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Unfortunately, this gig comes with stress aplenty. A restaurant kitchen can be an absolute madhouse. Thirty seconds after the couple at table fourteen has given their order, they're already getting hungry and craning their necks to see when their meals will be coming out. 

The chef must immediately delegate—is this a dish she'll be preparing herself, or does she already have her hands full? If she takes it herself, she has to get it cooking immediately. Not all ingredients are at her fingertips, so she's racing across the kitchen floor, fetching each thing she needs, and then racing back so she can get that order in the oven or on the stove. And she's making maybe a dozen meals at once.

If, in the hubbub, a pot takes a spill and some grub is lost, or one pan gets forgotten and a chicken is overcooked by a minute and a half, she'll have to start over again and double her speed to make up for lost time. At that point, she's also just cost the restaurant money.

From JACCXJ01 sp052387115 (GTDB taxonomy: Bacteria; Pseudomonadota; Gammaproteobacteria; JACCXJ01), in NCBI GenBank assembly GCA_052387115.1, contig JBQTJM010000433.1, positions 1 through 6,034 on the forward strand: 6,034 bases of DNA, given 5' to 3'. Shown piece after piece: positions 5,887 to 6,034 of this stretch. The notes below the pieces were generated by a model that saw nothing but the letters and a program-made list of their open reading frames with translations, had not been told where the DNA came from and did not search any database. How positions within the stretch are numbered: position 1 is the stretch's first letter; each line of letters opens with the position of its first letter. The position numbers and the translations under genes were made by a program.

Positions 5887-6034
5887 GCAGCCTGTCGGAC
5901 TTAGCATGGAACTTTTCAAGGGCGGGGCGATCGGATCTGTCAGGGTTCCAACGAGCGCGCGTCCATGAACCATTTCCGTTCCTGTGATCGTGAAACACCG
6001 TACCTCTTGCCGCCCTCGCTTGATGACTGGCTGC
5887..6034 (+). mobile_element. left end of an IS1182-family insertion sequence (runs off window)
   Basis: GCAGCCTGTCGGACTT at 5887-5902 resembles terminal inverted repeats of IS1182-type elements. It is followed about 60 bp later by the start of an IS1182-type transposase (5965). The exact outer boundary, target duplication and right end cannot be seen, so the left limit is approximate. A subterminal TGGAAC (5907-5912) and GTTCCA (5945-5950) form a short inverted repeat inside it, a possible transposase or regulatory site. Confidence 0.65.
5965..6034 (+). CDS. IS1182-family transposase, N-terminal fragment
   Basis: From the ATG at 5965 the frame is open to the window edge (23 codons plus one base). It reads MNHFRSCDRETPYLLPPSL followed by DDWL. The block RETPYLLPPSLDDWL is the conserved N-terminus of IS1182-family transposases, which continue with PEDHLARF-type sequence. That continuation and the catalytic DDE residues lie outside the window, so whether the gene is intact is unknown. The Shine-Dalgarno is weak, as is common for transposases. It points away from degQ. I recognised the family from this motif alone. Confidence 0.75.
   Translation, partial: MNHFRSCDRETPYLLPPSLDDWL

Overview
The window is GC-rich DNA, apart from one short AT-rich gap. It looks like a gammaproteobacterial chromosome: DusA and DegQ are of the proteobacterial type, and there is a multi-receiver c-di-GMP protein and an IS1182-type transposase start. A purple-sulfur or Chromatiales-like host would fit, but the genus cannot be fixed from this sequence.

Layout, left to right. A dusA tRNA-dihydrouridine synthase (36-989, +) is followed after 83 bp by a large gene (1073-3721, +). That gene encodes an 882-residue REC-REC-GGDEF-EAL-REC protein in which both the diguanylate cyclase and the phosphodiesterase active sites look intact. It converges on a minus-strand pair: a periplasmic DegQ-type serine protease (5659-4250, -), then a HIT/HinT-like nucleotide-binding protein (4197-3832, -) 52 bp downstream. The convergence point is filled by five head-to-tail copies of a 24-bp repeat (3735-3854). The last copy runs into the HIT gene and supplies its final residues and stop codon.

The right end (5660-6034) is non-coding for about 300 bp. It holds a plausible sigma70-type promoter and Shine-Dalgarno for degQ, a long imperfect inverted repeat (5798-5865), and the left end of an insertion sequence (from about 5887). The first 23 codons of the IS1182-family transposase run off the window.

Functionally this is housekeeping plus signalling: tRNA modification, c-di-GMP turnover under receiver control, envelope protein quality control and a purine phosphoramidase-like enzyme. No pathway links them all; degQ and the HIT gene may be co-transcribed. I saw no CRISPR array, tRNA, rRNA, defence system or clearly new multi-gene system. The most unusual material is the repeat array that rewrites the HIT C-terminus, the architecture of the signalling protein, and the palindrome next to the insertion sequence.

Same goes for each glass and plate that bites it. All the while, she's either yelling at people from across a crowded room or hearing them yell at her. It's like being in charge of cooking Thanksgiving dinner every night.

People running every which way; plates crashing to the ground; irate or picky customers sending food back, demanding that their meal be delivered to their table within seconds or they're leaving; ingredients or cooking equipment that's been misplaced; lobsters that just don't want to die...if you can't handle pretty intense situations, you should probably look elsewhere. 

A chef doesn't just use a pressure-cooker—she's in one.

Perhaps ironically, one of the most stressful times in a chef's life is when that's not happening, when things are absolutely dead and there's no running around whatsoever. A chef needs her restaurant to do well if she expects to keep her job, because if the place ain't hoppin', the ax starts choppin'...